Weight-loss intention in the well-functioning, community-dwelling elderly

associations with diet quality, physical activity, and weight change.

Jung Sun Lee, Stephen B. Kritchevsky, Frances A. Tylavsky, Tamara Harris, James Everhart, Eleanor Marie Simonsick, Susan M. Rubin, Anne B. Newman

Research output: Contribution to journalArticle

Abstract

BACKGROUND: Many older adults desire to lose weight, yet the proportion with a health-related weight-loss indication, weight-loss strategies, and success is unknown. OBJECTIVE: We examined the associations of reported intention to lose weight with health-related indications for weight loss, diet quality, physical activity, and weight-loss success in well-functioning older adults. DESIGN: This prospective, community-based cohort included 2708 elderly persons aged 70-79 y at baseline. We determined indication for weight loss by using the modified National Institutes of Health guidelines, diet quality by using the Healthy Eating Index, and weight-loss intention and physical activity by using questionnaires. Measured weight change over 1 y was assessed. RESULTS: Twenty-seven percent of participants reported an intention to lose weight, and 67% of those participants had an indication for weight loss. Participants who reported a weight-loss intention were heavier than those who did not, had more depressive symptoms, and were more likely to be dissatisfied with their weight, regardless of weight-loss indication. Participants with an intention to lose weight reported better eating behaviors and a more active lifestyle than did participants without a weight-loss intention, independent of other health conditions. No significant difference in actual weight loss was found between participants intending and not intending to lose weight, regardless of indication for weight loss. CONCLUSIONS: Despite being associated with healthier behaviors, the intention to lose weight did not predict greater weight loss in this well-functioning elderly cohort. More attention needs to be focused on the necessity and efficacy of specific strategies for weight loss in older adults.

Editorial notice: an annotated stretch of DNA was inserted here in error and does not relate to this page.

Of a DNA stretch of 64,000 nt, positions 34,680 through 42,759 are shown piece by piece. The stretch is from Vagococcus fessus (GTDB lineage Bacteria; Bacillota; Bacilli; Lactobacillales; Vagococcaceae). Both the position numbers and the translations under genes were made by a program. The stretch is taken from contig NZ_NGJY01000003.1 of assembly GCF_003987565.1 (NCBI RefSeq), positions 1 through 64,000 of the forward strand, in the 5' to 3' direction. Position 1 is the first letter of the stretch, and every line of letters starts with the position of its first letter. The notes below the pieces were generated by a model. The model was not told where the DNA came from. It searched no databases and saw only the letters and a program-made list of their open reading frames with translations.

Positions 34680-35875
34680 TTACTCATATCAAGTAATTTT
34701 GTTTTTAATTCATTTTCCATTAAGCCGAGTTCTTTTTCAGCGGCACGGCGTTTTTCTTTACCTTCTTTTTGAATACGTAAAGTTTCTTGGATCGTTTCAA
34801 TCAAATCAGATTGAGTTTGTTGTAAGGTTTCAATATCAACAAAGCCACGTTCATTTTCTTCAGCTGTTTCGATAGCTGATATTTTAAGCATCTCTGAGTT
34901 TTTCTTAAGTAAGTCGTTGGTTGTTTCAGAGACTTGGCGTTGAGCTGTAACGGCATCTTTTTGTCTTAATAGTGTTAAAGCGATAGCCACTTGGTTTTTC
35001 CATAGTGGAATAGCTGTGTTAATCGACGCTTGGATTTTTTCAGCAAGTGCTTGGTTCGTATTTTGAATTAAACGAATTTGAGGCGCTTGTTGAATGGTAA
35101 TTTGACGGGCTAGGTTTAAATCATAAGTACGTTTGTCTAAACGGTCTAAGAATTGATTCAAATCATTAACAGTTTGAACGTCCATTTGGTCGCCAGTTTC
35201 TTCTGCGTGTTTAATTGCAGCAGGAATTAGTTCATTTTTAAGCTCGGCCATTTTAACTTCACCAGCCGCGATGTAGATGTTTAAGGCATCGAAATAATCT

Original languageEnglish (US)
Pages (from-to)466-474
Number of pages9
JournalAmerican Journal of Clinical Nutrition
Volume80
Issue number2
StatePublished - Aug 2004
Externally publishedYes

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Independent Living
nutritional adequacy
physical activity
Weight Loss
weight loss
Exercise
Diet
Weights and Measures
Health
Reducing Diet
National Institutes of Health
National Institutes of Health (U.S.)
Feeding Behavior
healthy diet
eating habits
Life Style

ASJC Scopus subject areas

  • Medicine (miscellaneous)
  • Food Science

Cite this

Weight-loss intention in the well-functioning, community-dwelling elderly : associations with diet quality, physical activity, and weight change. / Lee, Jung Sun; Kritchevsky, Stephen B.; Tylavsky, Frances A.; Harris, Tamara; Everhart, James; Simonsick, Eleanor Marie; Rubin, Susan M.; Newman, Anne B.

In: American Journal of Clinical Nutrition, Vol. 80, No. 2, 08.2004, p. 466-474.

Research output: Contribution to journalArticle

Lee, Jung Sun ; Kritchevsky, Stephen B. ; Tylavsky, Frances A. ; Harris, Tamara ; Everhart, James ; Simonsick, Eleanor Marie ; Rubin, Susan M. ; Newman, Anne B. / Weight-loss intention in the well-functioning, community-dwelling elderly : associations with diet quality, physical activity, and weight change. In: American Journal of Clinical Nutrition. 2004 ; Vol. 80, No. 2. pp. 466-474.
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